Burt Glinn took many notable pictures in his life—he is the right man at the right place for Magnum, a photo agency in which he was one of the first Americans (along with Eve Arnold and Dennis Stock in 1951) and which he would later served as president. At a New Year’s party in 1958, Glinn was notified that Fidel Castro had taken over Cuba. By dawn the next day he was covering the revolution in Cuba.
It seems ironic that the picture for which he is best remembered for today was the result of his tardiness. When Soviet leader Nikita Khrushchev visited Washington D.C. in 1959, the lines for photographer accreditation were long and Glinn missed the front-row. Arriving late and breathless, Burt Glinn was standing behind the premier in other photographers’ line of fire. The photographers frantically motioned him to move aside and security guards tried to move him to the side. Within this frenetic time-window, Glinn took two shots, of which the above with Lincoln’s colossal statue in semi-focus, was the most famous.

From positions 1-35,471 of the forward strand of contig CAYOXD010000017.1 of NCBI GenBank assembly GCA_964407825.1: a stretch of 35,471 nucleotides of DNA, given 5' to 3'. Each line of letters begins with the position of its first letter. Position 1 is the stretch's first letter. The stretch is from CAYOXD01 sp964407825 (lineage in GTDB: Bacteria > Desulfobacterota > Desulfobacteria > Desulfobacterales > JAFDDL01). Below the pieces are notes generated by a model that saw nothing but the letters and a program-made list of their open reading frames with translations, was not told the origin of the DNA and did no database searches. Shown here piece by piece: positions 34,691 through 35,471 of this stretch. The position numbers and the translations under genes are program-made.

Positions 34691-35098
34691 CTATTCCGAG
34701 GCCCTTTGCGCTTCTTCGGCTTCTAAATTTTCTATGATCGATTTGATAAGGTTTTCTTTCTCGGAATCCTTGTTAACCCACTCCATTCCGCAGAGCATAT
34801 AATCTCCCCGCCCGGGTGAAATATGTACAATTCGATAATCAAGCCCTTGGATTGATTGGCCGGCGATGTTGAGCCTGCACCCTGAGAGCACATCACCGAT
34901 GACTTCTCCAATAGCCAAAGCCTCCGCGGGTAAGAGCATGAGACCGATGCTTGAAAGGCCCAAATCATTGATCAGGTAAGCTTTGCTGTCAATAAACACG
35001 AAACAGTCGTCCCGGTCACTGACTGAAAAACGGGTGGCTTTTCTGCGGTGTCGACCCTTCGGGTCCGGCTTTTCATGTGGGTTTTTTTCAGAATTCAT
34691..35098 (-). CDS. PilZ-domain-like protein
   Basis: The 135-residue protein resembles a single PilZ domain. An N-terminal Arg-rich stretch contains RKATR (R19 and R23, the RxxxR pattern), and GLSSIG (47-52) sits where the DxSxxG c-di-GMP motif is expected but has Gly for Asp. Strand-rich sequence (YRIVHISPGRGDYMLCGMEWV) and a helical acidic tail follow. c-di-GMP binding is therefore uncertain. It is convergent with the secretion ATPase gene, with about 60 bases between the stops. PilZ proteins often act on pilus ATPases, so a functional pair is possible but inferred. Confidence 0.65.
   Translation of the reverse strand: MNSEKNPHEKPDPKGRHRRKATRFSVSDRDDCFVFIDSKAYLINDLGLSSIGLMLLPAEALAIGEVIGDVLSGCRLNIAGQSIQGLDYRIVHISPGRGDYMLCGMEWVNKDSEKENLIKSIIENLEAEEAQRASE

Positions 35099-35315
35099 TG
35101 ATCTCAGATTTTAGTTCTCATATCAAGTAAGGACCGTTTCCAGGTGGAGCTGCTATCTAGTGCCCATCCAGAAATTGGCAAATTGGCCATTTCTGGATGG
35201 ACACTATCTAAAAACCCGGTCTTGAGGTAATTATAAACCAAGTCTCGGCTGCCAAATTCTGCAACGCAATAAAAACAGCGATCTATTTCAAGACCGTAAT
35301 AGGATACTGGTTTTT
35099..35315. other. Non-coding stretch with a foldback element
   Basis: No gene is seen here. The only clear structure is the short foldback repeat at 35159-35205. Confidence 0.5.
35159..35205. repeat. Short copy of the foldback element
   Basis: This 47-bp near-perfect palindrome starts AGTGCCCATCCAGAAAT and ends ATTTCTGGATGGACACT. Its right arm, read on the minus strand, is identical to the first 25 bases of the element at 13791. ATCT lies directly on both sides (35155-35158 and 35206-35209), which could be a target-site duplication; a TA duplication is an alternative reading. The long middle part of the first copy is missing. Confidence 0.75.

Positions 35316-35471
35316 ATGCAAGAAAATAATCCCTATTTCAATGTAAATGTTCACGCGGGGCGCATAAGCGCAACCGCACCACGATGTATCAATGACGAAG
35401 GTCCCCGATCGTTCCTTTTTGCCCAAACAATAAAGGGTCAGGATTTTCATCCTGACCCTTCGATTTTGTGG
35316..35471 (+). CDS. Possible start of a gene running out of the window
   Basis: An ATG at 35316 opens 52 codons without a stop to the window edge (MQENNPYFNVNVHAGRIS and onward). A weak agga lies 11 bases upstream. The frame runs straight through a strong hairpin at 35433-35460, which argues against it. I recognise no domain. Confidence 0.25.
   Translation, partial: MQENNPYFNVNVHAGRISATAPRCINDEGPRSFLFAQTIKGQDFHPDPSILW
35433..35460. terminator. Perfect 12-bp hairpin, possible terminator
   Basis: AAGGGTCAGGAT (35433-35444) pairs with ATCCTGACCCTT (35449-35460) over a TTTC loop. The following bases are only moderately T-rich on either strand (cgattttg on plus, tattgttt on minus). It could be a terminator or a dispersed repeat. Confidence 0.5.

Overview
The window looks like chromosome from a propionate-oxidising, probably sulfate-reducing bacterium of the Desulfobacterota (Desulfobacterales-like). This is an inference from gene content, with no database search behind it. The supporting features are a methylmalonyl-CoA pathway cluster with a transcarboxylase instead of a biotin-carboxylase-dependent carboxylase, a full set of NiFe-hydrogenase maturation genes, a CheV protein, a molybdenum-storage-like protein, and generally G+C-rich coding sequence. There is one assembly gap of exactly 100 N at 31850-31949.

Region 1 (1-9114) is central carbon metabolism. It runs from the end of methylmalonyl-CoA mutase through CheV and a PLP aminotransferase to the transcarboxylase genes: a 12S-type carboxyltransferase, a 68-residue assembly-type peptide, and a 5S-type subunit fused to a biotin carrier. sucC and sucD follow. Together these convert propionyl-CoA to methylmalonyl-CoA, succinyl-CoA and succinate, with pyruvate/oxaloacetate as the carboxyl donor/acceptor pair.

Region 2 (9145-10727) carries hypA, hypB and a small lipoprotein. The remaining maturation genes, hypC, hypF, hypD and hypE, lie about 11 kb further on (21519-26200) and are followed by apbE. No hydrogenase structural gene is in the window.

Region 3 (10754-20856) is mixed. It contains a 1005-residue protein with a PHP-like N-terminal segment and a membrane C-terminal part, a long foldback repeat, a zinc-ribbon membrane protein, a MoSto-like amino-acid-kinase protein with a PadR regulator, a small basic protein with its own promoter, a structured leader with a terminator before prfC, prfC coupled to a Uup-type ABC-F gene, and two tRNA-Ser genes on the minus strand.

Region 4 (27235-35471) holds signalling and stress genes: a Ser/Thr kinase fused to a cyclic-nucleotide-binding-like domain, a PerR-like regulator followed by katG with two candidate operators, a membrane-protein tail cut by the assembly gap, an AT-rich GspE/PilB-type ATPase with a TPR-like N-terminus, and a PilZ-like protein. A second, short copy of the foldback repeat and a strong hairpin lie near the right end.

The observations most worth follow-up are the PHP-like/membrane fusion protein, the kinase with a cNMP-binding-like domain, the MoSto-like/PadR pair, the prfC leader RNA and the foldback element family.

Glinn remembers: “ I was late and I couldn’t get to where everybody else was, in front of Khrushchev, so I came running up and I was in the back of him. And I looked up and there it was. I got two shots of that and then it disintegrated. If I’d been on time I would have gotten a very ordinary picture of Khrushchev and Henry Cabot Lodge looking at this statue of Lincoln but you couldn’t see the statue. The most important thing that a photographer like me can have is luck, you know. People think I planned that. They think I said “Nick, can you move a little to the left?”